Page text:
“The soul itself is the centre where all the different perceptions converge and become unified. That soul is free, and it is its freedom that tells you every moment that you are free. But you mistake, and mingle that freedom every moment with intelligence and mind. You try to attribute that freedom to the intelligence, and immediately find that intelligence is not free; you attribute that freedom to the body, and immediately nature tells you that you are again mistaken. That is why there is this mingled sense of freedom and bondage at the same time. The Yogi analyses both what is free and what is bound, and his ignorance vanishes. He finds that the Purusha is free, is the essence of that knowledge which, coming through the Buddhi, becomes intelligence, and, as such, is bound.”

 

– commentary on Yoga Sūtra 2.20 from Raja Yoga by Swami Vivekananda

 

Freedom. Liberty. Independence. These ideals form the basis of every Eastern philosophy and, one can argue, they are cornerstones of human existence. They are definitely supposed to be the cornerstones of the United States of America – after all, the country was founded on these principles. So, it’s not surprising that when my yoga practice overlaps with my American experience there’s some extra energy. You may even call that energy excitement, as I definitely get jazzed by the idea of all people everywhere experiencing absolute freedom, liberty, and independence.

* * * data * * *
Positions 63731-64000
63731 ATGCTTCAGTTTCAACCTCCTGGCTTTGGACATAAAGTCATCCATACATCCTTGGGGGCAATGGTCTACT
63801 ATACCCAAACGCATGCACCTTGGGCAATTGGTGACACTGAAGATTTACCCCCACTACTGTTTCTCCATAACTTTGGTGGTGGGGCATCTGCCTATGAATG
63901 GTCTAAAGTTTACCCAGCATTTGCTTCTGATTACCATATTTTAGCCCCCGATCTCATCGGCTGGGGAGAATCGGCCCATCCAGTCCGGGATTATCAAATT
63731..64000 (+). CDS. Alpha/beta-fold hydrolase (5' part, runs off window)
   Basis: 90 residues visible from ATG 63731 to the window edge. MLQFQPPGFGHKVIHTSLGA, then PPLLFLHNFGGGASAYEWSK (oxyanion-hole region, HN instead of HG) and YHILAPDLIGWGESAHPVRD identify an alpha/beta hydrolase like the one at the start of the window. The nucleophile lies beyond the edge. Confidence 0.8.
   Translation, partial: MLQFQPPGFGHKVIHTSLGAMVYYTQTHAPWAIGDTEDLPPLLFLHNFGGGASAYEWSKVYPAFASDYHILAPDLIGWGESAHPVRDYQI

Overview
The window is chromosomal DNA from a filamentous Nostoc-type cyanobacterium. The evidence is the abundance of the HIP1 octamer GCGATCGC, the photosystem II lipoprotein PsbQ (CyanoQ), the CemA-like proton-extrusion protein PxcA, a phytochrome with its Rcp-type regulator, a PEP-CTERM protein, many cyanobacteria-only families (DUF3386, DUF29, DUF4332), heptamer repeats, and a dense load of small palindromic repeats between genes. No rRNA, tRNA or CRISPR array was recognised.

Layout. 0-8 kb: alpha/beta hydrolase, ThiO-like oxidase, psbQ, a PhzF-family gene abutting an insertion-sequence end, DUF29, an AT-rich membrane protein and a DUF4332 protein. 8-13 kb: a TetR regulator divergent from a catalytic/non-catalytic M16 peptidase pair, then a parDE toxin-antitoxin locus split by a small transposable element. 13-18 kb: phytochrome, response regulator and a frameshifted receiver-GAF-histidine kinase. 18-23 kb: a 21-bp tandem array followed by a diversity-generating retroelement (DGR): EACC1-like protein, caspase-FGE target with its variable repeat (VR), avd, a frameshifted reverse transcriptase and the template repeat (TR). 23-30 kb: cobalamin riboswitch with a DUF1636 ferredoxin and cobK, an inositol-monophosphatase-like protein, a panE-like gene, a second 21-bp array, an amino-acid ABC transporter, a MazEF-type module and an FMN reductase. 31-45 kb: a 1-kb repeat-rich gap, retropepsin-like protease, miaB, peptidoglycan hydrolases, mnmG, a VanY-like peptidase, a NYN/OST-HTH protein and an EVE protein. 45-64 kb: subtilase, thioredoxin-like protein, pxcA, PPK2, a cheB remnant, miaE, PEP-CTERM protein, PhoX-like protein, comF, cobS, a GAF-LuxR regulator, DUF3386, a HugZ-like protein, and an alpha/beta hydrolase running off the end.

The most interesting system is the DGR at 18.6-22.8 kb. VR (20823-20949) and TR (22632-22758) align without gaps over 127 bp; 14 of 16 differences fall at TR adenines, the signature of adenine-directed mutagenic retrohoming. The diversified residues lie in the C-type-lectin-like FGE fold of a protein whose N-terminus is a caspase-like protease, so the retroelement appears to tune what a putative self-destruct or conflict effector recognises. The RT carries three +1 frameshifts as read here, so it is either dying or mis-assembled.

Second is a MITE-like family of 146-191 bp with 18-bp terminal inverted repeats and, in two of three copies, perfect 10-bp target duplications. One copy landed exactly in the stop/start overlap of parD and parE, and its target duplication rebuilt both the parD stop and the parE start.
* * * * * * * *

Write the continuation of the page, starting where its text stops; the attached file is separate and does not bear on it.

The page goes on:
There’s one little hitch – and it’s something, I admit with some chagrin, that I don’t often mention explicitly when I have taught previous classes on freedom, liberty, and independence: When my yoga practice overlaps with my American experience it also overlaps with my experience as a Black American. In other words, I celebrate freedom, liberty, and independence fully aware that everyone in my country of birth wasn’t originally intended to be free. I celebrate freedom, liberty, and independence knowing full well that the Committee of Five, which drew up the Declaration of Independence, decided it was more important to present a “united front” than it was to condemn slavery. I celebrate freedom, liberty, and independence with a very definite understanding that the majority of the forefathers who signed the declaration never considered fighting for the freedom, liberty, and independence of people who look like me. So, all of that energy is churning up inside of me – along with the awareness that some people in my country of birth take their freedom for granted, while others are still fighting to experience that which they are (now) legally entitled to experience.